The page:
Oh, yes – both Biting Midge (Peter Hyndman) and I have a background in performance sailing craft too – so we both know how to cajole a boat onto a plane.
Holding together in stronger winds
Oz Goose in a wild wind … even a big nosedive with no drama and fingertip steering.
The next day brought winds of around 10 to 15 knots – so the peak of the gusts was greater than the previous day.
So I spent some time generally getting a feel for the boat upwind and down.
Upwind the boat points quite well sailing at close to 45 degrees to the wind (that’s those foils working). In a gust the mast bends as it was designed to do and spill some of the excess wind pressure automatically.
I was worried that the masts – made from radiata pine floorboards – would be two week because of the poor grade of the timber – They stood up OK before breaking at a knot. The plans have been revised with a slightly larger cross section for the mast.
I was also worried that the boats would become a handful in a breeze – all that sail area – but in 15 knot gusts when they should be well and truly starting to give us a hard time – no probs at all.
In the last years we have fleets of the Oz Goose sailboats in the Philippines. They are very strong and reliable. In collisions the other boats have come off much worse. Despite the light weight of the Goose.
The OZ OzRacers work well in capsize.
This picture shows how they float on their sides with the cockpit well clear of the water – it was taken by the shore,but the mast top is in the water being supported by its natural buoyancy.
When they come up they have little or no water inside so can be sailed immediately and effectively – there is no need to bail the boat out before it can be sailed. This is a pic from immediately after the capsize.
Here are Jinky and Job (Wife and Husband) practicing their first capsize in the 12ft Oz Goose. Jinky is pulling the boat up. She weighs about 100lbs (45kg). It was Job’s turn next.
The boat is so light it can be easily pulled upright from in the water – there is no need to climb up on the centreboard – just pull it down as in the video right and the pic below.
Reaching is where the fun starts – going across the wind. As soon as there is enough wind pressure for me to put my feet under the straps and start hiking (not going for a walk with a backpack, but stretching my body out from the side of the boat to keep it flat and stop it from capsizing from wind pressure) – as soon as there is enough wind to hike out on a reach the boat planes efforlessly – at least in the smooth water in front of Peter’s house on the Mooloola River in Queensland.
Modest planing in the 8ft Oz Racer
Vs insane high speed planing in the 12ft Oz Goose. Box shapes have no problem moving fast. On the day below we had GPS readings of 14, 16 and two seconds at 18 knots. Crazy wind. Racing cancelled.
For the smaller boat …
The only thing that you have to remember is to move about a foot further back just as you start hiking to stop the bow digging in.
If the bow digs in the boat stops suddenly and is going too slow for the rudder to be very effective. But if you hike and move aft that little bit the boat accelerates, the bow rises into the air mightily (that’s all the excess curvature of the bottom toward the back of the boat starting to suck the stern down) and you are moving along quite nicely.
Easy to sail
Almost anyone can jump in and have a great deal of fun – they feel faster than they are and behave just like little modern dinghies.
They are not too hard to hold up and with only one sail and the steering to take care of they are simple.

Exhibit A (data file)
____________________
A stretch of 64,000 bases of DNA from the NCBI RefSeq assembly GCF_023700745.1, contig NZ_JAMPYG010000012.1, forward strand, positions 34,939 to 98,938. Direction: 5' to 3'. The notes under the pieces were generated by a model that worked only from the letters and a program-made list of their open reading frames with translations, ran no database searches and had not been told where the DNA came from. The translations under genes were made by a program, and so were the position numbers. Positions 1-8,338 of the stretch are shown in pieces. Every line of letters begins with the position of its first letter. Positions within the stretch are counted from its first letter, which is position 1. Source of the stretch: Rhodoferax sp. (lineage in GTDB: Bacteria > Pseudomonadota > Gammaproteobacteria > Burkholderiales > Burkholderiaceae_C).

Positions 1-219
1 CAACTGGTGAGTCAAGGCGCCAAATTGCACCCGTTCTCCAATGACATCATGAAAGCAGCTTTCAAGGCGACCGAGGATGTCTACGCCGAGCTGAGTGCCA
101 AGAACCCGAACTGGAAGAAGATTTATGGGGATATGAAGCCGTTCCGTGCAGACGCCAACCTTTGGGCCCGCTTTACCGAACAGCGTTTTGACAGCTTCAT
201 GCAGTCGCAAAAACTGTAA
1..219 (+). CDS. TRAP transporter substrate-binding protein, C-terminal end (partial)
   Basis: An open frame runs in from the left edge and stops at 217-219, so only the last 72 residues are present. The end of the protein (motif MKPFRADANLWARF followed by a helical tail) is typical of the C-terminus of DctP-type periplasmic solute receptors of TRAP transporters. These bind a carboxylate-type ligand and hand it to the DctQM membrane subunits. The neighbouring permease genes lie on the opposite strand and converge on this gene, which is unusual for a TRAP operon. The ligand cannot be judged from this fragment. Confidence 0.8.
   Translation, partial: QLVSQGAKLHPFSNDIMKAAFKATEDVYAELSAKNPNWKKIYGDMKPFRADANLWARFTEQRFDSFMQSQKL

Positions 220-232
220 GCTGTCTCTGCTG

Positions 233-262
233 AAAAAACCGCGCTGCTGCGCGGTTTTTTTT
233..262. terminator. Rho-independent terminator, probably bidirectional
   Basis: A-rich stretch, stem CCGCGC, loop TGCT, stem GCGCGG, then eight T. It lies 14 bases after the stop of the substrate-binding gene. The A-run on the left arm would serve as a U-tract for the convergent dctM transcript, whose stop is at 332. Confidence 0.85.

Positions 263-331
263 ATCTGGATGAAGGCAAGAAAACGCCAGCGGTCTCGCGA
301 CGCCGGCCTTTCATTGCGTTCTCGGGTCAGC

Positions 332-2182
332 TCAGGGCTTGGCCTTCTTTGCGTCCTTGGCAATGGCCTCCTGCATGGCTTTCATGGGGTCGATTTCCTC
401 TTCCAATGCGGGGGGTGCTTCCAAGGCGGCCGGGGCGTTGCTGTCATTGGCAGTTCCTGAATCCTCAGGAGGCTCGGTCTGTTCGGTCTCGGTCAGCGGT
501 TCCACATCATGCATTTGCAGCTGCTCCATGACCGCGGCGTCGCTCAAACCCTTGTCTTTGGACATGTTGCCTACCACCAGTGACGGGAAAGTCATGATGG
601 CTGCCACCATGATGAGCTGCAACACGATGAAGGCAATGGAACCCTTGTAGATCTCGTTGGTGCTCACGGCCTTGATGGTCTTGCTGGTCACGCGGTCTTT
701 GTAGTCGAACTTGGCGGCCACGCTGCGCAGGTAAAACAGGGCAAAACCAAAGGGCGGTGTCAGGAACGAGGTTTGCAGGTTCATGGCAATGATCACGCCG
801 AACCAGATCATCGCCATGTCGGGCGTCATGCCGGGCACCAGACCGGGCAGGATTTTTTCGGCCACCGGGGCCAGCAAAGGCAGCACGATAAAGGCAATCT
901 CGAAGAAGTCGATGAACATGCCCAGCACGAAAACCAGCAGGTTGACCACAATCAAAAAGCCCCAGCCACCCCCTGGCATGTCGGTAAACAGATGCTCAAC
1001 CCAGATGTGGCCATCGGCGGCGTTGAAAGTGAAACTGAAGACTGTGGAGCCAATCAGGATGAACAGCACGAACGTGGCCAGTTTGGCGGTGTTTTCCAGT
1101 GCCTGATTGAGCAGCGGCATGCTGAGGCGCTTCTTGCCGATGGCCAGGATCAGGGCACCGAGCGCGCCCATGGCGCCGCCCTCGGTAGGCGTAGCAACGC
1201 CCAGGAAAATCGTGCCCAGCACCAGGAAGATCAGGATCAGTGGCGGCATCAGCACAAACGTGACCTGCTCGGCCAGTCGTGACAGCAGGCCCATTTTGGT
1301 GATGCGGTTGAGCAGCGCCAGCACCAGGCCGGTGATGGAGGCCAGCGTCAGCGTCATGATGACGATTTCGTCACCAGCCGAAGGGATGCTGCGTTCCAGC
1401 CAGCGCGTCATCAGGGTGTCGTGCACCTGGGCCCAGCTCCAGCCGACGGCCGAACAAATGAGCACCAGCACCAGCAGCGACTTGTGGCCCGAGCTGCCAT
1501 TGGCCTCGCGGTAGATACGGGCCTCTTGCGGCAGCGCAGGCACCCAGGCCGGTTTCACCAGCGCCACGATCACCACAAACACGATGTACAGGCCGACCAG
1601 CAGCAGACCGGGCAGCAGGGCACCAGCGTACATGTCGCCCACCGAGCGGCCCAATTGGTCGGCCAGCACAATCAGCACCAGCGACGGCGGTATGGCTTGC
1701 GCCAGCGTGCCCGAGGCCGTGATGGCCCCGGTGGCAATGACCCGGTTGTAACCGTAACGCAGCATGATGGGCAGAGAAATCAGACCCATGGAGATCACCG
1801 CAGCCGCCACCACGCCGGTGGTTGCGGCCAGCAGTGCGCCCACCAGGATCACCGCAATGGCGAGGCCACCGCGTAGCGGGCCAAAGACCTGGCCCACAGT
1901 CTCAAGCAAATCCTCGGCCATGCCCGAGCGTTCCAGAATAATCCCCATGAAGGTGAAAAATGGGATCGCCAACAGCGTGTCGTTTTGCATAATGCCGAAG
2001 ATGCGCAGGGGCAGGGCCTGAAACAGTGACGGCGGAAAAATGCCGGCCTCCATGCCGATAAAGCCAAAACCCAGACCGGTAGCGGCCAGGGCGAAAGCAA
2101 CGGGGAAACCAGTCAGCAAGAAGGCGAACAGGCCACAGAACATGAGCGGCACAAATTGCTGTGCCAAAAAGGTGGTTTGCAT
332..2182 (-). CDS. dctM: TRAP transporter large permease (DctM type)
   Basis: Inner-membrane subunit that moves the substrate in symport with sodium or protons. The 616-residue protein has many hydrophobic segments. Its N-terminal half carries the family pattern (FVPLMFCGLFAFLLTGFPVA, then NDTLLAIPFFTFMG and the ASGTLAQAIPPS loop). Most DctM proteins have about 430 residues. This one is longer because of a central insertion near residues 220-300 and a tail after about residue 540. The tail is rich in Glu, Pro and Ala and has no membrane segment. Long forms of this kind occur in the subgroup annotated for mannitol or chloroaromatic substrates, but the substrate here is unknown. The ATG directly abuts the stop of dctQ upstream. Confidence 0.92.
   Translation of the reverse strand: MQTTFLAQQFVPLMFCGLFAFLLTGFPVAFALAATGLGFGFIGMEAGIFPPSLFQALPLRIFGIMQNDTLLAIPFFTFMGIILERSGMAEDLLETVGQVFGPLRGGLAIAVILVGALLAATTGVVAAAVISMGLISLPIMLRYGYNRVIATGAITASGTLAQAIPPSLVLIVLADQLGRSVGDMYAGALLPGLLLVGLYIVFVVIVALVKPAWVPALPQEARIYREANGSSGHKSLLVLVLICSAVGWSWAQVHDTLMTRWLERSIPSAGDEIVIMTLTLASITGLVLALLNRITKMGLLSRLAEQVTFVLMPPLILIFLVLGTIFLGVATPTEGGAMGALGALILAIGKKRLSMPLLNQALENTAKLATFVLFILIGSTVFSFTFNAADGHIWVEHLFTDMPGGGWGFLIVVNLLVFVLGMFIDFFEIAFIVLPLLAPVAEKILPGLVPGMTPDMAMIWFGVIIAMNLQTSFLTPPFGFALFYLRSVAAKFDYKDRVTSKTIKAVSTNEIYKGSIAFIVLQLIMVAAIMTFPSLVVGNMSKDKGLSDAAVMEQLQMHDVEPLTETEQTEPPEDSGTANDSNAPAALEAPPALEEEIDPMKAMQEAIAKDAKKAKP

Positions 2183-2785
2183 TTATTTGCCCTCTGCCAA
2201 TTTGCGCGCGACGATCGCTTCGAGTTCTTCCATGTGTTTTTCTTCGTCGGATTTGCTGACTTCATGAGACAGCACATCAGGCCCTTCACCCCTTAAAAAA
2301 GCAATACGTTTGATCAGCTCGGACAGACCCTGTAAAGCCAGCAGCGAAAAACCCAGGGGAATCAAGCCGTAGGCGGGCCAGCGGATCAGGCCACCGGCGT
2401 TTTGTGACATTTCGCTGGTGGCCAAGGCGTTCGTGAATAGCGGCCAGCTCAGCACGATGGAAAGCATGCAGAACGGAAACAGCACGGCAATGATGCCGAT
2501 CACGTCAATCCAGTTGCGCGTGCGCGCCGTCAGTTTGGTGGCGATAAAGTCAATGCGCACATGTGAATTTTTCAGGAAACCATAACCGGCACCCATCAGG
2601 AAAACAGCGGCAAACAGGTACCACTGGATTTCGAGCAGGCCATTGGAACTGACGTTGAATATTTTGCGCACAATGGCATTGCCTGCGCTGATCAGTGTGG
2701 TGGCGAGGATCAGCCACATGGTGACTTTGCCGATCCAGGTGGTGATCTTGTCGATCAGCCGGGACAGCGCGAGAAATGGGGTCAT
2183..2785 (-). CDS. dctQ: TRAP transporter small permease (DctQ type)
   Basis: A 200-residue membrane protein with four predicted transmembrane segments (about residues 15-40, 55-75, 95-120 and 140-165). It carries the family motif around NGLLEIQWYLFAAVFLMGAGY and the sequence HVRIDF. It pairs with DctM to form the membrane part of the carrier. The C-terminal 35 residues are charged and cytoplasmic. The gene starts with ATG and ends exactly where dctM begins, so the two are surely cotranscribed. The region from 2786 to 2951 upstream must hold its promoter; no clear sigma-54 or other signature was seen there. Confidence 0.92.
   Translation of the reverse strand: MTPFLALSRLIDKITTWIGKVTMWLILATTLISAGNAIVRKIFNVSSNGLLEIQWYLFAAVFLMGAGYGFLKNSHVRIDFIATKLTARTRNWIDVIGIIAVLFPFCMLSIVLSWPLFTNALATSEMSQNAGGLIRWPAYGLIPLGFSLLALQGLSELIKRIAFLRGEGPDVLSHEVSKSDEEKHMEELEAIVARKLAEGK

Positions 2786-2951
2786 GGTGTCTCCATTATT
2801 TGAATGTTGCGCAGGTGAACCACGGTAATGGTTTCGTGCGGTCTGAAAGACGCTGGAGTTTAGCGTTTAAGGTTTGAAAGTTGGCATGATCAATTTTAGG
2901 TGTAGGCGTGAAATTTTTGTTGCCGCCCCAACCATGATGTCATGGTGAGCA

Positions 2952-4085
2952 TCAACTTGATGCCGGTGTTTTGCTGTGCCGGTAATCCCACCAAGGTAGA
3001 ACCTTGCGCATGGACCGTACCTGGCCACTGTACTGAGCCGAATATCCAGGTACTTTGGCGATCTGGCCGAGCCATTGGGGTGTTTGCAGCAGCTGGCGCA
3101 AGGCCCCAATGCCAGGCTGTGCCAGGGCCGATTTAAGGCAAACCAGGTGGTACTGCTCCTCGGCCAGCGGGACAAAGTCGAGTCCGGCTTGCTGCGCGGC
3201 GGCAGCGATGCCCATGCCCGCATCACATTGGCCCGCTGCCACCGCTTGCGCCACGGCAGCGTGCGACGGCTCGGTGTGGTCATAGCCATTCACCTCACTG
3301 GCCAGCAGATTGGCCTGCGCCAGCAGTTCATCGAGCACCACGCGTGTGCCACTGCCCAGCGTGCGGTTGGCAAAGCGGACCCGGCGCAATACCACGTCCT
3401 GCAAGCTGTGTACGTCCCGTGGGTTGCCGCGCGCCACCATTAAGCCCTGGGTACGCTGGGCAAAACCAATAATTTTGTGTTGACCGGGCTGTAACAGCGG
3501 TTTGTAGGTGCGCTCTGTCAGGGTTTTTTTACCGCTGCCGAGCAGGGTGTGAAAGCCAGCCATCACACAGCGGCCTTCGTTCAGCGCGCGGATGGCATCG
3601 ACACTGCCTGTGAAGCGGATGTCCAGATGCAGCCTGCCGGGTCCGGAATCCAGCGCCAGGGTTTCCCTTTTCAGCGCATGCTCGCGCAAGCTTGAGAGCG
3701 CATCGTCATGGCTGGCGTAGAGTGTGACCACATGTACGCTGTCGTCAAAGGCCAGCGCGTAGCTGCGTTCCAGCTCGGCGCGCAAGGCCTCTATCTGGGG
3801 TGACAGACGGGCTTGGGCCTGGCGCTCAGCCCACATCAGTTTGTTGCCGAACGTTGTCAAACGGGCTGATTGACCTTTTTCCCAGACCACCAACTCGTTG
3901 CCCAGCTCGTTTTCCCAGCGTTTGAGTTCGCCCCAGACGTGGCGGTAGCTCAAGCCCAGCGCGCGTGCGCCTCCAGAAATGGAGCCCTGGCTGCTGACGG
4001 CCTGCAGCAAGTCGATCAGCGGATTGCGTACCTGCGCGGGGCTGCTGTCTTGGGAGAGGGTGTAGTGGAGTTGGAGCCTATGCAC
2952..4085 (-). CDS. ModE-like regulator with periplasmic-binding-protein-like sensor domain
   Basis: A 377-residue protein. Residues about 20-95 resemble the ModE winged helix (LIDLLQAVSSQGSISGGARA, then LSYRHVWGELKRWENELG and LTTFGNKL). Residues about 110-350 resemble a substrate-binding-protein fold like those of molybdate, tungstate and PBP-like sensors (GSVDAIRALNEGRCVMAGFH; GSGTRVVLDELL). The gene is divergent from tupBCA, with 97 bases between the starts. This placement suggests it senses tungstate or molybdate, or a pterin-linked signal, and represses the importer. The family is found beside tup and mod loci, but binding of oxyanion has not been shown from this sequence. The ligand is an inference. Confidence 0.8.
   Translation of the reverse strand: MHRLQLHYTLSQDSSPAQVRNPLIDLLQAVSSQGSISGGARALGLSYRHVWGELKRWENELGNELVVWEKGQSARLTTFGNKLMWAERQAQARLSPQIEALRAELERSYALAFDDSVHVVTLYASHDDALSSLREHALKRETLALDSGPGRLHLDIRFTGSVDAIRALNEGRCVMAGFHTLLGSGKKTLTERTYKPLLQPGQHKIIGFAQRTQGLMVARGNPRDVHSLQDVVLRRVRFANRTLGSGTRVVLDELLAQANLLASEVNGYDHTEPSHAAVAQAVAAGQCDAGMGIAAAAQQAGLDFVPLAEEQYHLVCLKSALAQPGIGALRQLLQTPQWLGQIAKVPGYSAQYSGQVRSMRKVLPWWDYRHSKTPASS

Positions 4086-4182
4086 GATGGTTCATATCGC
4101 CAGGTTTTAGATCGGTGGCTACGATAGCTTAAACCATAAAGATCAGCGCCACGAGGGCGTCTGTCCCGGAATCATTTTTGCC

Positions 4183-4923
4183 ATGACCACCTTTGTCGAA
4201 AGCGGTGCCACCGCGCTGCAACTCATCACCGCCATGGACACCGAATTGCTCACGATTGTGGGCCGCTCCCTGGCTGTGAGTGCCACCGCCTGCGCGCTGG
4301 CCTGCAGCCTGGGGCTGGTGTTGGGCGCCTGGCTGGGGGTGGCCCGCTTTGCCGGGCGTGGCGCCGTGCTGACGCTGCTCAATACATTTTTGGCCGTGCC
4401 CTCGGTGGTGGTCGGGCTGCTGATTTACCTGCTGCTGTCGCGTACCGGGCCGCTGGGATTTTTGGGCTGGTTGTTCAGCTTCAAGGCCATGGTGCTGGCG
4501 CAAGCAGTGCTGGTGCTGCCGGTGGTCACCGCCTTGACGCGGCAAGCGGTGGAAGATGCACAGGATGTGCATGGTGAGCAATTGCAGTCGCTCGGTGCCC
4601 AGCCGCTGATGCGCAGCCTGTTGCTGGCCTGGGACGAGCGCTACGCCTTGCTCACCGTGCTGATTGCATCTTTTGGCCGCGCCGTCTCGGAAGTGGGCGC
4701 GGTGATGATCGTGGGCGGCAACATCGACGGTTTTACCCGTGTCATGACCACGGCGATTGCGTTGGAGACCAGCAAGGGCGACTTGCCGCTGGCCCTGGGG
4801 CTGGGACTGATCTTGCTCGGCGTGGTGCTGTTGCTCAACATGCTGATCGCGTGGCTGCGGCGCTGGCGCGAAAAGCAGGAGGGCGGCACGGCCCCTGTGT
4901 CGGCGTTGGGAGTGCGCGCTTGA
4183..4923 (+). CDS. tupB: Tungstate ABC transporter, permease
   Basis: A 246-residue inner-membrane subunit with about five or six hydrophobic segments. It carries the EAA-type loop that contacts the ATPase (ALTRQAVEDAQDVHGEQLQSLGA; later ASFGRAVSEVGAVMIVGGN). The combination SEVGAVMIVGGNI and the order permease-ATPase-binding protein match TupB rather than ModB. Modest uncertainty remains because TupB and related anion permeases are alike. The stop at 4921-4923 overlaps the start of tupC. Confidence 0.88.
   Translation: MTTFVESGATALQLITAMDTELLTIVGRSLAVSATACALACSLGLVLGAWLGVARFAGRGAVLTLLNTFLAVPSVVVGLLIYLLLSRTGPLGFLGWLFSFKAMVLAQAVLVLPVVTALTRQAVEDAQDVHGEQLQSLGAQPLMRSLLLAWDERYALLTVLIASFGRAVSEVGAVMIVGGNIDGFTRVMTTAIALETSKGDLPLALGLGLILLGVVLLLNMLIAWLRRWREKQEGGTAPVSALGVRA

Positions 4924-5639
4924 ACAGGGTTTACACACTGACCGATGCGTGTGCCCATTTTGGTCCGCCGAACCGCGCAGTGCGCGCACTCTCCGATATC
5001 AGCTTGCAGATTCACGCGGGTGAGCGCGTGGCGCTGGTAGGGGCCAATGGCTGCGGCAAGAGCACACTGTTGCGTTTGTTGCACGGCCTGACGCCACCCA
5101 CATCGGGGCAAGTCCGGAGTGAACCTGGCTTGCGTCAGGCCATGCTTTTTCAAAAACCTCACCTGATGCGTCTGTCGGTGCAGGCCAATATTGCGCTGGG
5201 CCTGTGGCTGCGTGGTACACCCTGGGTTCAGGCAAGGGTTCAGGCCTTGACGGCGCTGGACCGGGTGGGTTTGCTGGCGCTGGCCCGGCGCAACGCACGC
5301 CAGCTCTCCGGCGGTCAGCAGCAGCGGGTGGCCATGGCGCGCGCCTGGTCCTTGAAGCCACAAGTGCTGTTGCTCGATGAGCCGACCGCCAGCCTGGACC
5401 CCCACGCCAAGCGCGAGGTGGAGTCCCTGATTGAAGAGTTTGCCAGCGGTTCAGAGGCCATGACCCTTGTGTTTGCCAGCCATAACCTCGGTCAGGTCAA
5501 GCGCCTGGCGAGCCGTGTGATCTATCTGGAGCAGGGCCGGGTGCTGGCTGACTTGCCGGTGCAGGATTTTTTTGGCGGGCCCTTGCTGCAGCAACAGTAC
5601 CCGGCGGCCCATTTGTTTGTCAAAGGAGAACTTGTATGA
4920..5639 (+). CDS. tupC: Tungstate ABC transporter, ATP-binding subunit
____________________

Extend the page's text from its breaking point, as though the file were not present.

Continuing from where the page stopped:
On launch day one of the ppl there took his two little girls out for a sail – he hadn’t sailed a keelboat or dinghy before – only windsurfers – and he had no trouble at all.
Don from up the road dropped in the day after to take one out for a sail. The last time he sailed a small boat was when he was racing VJ dinghies about 30 years ago – he came back beaming.
These little boats are a hoot!
Rigging and unrigging
The other advantage is that they take about 5 minutes (tops) to get ready to go sailing.
Put hull upright.
Drop mast in hole. Unwrap the sail from around the mast and stretch it out.
One end of the boom is already attached at the back end of the sail – but you have to thread the rope on the other end through a pulley (nautical = a block) and then tie it off around a cleat.
Thread the mainsheet (rope that controls the sail) through two blocks
Put the rudder in its housing.
Put the elastic shock cord line on the centreboard
Put the boat in the water and go sailing.
It’s faster than me typing this.
For the performance minded – but the Goose doesn’t have the “pig rooting” tendency.
If there is anything “wrong” with the 8ft boats it is the attention required to stay in the right place fore and aft for whatever conditions you are in.
The 12ft Oz Goose boats don’t have much of this tendency at all – much less attention and way more speed.
This will be one of the main skills required to sail these boats efficiently when racing. When cruising around it doesn’t matter at all.
It is about EFFICIENCY … not about control. There are no wild moments … the boat will always go where it is pointed because the foils are right. But to go faster on the OzRacer you need to do this …
The OzRacers are very sensitive to fore and aft crew placement – the huge curve of the bottom makes them like a rocking horse. Move too far forward and you can hear the bow starting to kick up water (in light winds) or the sudden deceleration of the bow digging in (in strong winds).
The Goose in comparison just accelerates and the bow goes up much more easily.
In the smaller boats if you time the move aft so the bow doesn’t dig in the boat accelerates and the bow rises mightily because of the hullshape – so you can move close to your original position to trim the boat a bit better for speed.
You can just sit in the back position all the time but it means the boat will be going slower because the stern is dragging in the water – you can see the turbulence in the wake (turbulence always means lost energy that could have been used to drive the boat forward).
The optimum solution is just watch what happens and move fore and aft as needed.